By Kelly Ernst, CBS MoneyWatch featuring Brian Spinelli, CFP®, AIF®Co-Chief Investment Officer

Saving money is one of the first steps to achieving financial security. With a healthy savings account balance, you have money to cover everything from unexpected expenses to large purchases without going into debt.

One of the easiest ways to grow your savings is by earning interest. With interest, the bank pays you simply for leaving money in your savings account. It doesn’t get much easier than that.

However, how much interest you earn depends on several factors. Fortunately, if you’re not earning much interest on your savings, you can use some simple strategies to boost your savings significantly.

How to earn 10 times more interest on your savings account (or more!)

Maximize the interest you earn on your savings by doing the following.

Choose the right type of savings account

The biggest factor in how much interest you earn is the type of savings account you choose. You do everything else on this list, but it won’t help you nearly as much if you have the wrong account.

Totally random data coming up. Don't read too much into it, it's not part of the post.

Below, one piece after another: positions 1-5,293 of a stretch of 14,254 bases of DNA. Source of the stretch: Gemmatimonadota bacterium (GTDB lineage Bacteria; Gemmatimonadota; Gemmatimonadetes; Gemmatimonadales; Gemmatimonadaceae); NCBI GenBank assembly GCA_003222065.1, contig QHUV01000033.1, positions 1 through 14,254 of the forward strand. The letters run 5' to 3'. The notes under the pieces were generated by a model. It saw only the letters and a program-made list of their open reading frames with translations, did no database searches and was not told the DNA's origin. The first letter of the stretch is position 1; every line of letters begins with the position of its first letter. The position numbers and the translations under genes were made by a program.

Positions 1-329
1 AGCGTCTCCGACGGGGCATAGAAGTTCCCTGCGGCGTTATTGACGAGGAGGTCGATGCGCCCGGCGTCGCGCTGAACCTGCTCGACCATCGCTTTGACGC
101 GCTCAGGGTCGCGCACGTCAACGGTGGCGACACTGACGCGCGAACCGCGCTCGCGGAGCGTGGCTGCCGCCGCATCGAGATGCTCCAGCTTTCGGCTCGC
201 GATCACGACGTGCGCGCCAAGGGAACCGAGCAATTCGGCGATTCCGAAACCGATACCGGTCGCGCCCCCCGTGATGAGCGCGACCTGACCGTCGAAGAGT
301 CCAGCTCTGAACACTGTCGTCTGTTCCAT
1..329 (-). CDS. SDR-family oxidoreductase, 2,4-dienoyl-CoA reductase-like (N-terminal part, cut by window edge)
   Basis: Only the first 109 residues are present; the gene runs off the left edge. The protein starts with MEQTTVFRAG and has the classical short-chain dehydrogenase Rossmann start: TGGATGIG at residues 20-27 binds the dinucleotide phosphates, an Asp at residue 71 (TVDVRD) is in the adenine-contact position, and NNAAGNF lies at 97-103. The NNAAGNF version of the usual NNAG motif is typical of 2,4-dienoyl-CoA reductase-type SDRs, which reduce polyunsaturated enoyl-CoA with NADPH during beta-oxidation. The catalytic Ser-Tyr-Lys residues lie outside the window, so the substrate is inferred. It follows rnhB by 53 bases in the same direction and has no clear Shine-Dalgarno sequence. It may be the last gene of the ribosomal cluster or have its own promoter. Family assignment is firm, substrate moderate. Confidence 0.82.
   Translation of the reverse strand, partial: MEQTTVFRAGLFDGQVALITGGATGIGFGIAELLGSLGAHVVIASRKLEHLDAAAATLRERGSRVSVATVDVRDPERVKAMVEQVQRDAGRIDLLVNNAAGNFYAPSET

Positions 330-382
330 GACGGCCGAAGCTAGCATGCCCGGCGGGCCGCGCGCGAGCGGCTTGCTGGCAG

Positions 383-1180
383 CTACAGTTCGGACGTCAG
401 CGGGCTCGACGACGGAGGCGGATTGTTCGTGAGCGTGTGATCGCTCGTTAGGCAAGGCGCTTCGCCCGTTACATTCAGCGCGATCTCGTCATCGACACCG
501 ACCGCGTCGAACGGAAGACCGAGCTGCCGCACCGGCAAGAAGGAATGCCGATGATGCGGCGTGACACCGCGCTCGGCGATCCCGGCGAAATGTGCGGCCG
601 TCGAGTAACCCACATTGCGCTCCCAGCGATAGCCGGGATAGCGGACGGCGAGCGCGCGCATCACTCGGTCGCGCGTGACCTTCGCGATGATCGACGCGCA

Regular savings accounts currently offer an average rate of 0.42%, according to the FDIC. High-yield savings accounts, on the other hand, boast rates of up to 5.05%. That’s more than 10 times higher. Compounded regularly, that difference can really add up over time.

Another option is to open a certificate of deposit (CD). These savings accounts offer rates as high (if not slightly higher) than high-yield savings accounts. And unlike high-yield accounts, which have rates that vary based on the federal funds rate, CD rates are fixed when you open the account, so they won’t go down even if overall rates do.

That said, most CDs require you to lock up your money for a set period. If you need to access it before the term expires, you may pay a penalty. So, be sure to keep this in mind when deciding which type of account to open.

“For emergency reserves, leaving those in a savings account gives you the benefit of being able to draw it down on a moment’s notice,” says Brian Spinelli, CFP, AIF, Co-CIO at Halbert Hargrove. “A CD is a bit more restrictive and the goal would be to hold them until they mature if you want to get the maximum amount of interest.”

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